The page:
#otp #totp #hotp #authenticator #thotp

thotp

An RFC based implementation of TOTPs and HOTPs

2 releases

Uses new Rust 2021

0.1.11 Oct 3, 2022
0.1.1 Oct 2, 2022
0.1.0 Oct 2, 2022

#280 in Cryptography

MIT license

44KB
519 lines

Time and Hmac based One Time Passwords

OTP implementations based on RFC 4226 for Hmac-based OTPs and RFC 6238 for Time-based OTPs.

By default all features are enabled, if you wish only to use the default functionality (no encoding, custom or qr modules), use the flag default-features = false

This module by itself allows you to generate and verify TOTPs and HOTPs using the default algorithm SHA-1, the default digit length of 6 and the default time step of 30 for TOTPs.

The following applies only if you set default-features = false, by default they are included:

If you need finer controls over password generation and verification use the custom_otp feature flag to gain access to the custom module.

The encoding feature flag gives access to the encoding module which provides 2 basic functions to encode and decode the generated keys to an encoding of choice avilable from the data_encoding crate.

The qr feature flag gives access to the qr module and enables QR code generation of the generated secret keys ready to be used by authenticator apps.

Example usage

use thotp::{
    otp,
    verify_totp,
    generate_secret,
    encoding::{encode, decode},
    qr::generate_code,
};
use std::time::{SystemTime, UNIX_EPOCH};

// The default time step used by this module internally
const TIME_STEP: u8 = 30;

// Generate an encoded secret

let secret = generate_secret(80);

// The data_encoding crate is re-exported for convenience
let encoded = encode(&secret, data_encoding::BASE32);
 
// Store the secret somewhere safe

let qr_code = generate_code(
    // Type of otp
    "totp",
    // The encoded secret
    &encoded,
    // Your big corp title
    "Big Corp:john.doe@email.com",
    // Your big corp issuer
    "Big Corp",
    // The qr code width (None defaults to 200)
    None,
    // The qr code height (None defaults to 200)
    None,
    // Correction level, M is the default
    qrcode::EcLevel::M
)
.expect("uh oh");

// Scan qr with some authenticator app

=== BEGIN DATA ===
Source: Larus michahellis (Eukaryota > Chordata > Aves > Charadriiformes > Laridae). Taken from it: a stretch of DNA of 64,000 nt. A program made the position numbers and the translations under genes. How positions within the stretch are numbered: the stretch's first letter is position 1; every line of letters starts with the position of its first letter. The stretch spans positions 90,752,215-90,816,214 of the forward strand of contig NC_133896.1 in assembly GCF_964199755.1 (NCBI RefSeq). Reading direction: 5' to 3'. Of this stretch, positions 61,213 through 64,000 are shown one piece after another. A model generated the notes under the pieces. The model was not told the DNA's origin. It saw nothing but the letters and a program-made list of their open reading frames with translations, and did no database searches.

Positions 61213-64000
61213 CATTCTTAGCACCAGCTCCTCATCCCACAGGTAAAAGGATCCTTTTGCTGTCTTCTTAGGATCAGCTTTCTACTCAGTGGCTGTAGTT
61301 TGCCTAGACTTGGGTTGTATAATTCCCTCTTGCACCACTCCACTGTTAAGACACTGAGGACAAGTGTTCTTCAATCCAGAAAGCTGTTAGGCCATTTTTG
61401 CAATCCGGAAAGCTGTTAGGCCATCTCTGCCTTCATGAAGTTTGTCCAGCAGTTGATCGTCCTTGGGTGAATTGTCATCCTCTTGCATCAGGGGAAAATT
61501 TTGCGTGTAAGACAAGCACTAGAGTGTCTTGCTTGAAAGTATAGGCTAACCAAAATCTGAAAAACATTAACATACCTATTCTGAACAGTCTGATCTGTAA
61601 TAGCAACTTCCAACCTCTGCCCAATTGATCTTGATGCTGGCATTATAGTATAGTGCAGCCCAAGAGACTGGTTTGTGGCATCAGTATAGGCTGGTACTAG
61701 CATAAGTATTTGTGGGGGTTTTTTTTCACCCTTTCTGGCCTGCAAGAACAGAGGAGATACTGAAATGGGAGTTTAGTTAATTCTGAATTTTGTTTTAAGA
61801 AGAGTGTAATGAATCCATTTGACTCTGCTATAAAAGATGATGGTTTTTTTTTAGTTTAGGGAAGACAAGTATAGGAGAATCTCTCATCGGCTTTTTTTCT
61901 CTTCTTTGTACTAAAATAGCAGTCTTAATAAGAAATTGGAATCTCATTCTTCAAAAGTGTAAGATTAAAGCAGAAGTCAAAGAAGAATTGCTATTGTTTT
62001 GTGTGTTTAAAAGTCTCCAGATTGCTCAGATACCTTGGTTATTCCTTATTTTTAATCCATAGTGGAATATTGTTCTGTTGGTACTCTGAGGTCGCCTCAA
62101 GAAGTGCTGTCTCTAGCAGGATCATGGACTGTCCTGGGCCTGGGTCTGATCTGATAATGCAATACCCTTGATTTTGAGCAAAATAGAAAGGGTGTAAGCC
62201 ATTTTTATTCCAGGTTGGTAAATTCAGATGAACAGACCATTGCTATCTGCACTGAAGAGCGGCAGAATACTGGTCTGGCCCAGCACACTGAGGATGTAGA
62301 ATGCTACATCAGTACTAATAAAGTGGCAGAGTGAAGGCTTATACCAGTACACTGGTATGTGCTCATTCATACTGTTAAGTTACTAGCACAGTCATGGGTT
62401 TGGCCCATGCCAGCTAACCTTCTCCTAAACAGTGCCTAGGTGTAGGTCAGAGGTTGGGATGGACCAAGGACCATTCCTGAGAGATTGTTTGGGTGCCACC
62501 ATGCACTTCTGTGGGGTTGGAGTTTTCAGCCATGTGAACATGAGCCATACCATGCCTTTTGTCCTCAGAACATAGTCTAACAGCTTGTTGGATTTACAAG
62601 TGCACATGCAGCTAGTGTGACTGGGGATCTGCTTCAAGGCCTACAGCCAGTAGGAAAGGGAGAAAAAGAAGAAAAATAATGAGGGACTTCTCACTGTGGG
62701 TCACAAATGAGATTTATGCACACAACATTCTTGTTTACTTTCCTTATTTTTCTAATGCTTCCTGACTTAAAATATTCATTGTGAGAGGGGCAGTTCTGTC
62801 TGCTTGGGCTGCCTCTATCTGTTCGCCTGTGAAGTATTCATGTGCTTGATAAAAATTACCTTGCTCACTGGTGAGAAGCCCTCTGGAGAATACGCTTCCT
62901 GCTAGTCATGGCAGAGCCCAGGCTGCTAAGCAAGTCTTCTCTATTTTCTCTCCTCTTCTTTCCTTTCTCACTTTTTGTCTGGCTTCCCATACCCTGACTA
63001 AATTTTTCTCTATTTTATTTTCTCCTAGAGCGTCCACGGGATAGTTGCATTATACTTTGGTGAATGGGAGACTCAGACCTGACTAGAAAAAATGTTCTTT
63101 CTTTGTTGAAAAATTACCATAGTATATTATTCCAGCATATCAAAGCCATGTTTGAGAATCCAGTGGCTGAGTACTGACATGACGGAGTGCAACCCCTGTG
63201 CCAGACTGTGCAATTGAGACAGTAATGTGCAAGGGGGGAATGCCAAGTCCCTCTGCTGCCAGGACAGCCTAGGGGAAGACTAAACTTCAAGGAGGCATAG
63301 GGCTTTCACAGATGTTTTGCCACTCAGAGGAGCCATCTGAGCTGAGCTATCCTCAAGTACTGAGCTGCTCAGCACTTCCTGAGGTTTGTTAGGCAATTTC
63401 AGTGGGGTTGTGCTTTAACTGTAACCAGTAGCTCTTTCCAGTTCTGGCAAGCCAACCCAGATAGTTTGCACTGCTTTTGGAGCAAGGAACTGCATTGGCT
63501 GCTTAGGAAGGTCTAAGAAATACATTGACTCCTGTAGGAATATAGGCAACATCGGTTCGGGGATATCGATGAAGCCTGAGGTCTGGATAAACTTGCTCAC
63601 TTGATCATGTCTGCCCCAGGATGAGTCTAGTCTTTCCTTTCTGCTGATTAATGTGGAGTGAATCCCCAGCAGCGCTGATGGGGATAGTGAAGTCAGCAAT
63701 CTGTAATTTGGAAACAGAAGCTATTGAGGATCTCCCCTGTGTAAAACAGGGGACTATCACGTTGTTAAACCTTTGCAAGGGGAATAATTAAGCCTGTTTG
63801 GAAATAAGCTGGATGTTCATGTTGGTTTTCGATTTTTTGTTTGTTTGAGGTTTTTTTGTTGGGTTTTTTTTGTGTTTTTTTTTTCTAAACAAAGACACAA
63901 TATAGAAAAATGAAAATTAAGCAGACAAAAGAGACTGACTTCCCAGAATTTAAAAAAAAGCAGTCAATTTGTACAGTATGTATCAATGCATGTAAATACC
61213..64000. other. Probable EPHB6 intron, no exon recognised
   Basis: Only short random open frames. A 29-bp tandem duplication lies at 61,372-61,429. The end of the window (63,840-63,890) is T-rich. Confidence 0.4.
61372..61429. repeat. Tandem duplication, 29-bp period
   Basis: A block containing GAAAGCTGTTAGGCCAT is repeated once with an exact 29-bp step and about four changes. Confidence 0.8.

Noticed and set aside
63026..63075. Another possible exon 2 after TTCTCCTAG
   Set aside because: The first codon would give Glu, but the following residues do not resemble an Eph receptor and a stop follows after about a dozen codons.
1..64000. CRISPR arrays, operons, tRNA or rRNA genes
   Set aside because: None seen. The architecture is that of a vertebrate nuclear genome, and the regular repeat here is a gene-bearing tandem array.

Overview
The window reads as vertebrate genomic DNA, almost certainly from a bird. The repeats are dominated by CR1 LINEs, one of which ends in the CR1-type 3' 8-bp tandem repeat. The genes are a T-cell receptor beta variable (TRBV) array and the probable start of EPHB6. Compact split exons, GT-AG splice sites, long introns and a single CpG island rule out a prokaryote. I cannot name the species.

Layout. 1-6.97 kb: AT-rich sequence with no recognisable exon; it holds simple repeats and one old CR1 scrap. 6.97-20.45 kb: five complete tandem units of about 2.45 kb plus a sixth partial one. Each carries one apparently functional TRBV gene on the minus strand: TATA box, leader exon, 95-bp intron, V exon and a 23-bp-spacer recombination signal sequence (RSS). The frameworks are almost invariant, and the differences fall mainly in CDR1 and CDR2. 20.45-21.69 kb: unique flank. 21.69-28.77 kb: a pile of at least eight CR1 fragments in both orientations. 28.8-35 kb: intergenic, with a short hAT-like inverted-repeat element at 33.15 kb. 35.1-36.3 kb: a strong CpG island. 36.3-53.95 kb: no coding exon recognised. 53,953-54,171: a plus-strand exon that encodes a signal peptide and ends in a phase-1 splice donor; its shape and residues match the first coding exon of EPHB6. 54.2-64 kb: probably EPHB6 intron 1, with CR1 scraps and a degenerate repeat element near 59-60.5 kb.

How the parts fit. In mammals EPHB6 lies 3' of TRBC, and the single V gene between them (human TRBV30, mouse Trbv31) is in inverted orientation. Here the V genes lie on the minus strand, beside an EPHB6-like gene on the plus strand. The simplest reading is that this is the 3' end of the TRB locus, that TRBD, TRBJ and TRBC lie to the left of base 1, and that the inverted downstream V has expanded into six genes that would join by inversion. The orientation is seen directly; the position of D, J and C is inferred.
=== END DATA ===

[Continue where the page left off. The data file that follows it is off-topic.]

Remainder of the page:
// Verify a password provided from the client, assume this is what they calculated

// When generating an OTP we have to calculate the current time slice
let time_step_now = SystemTime::now()
     .duration_since(UNIX_EPOCH)
     .unwrap()
     .as_secs()
     / TIME_STEP as u64;

let pw = otp(&secret, time_step_now).unwrap();

// The verify function does this internally
let (result, discrepancy) = verify_totp(&pw, &secret, 0).unwrap();

assert_eq!((true, 0),(result, discrepancy));

There are 3 constants used by this module internally;

The DIGITS_DEFAULT constant is the default password length generated by the otp function as well as when verifying and is equal to 6.

The TIME_STEP is the default and RFC recommended time step used to divide the duration in seconds from now until the unix epoch and is equal to 30.

When TOTPs are generated, there is a chance they will be generated at the end of a time step and by the time they reach the server the password would be invalid because it would fall in the previous time step. This is mitigated by allowing passwords from ALLOWED_DRIFT time steps prior and subsequent to the current to be valid. The value of this is the RFC recommended amount 1, meaning the passwords from the time slice prior and subsequent to the current one are considered valid.

The same drift can happen with HOTPs with the counter, and a lookahead parameter can be used to adjust how many passwords will be considered valid from the current counter.

Dependencies

~1–1.8MB
~40K SLoC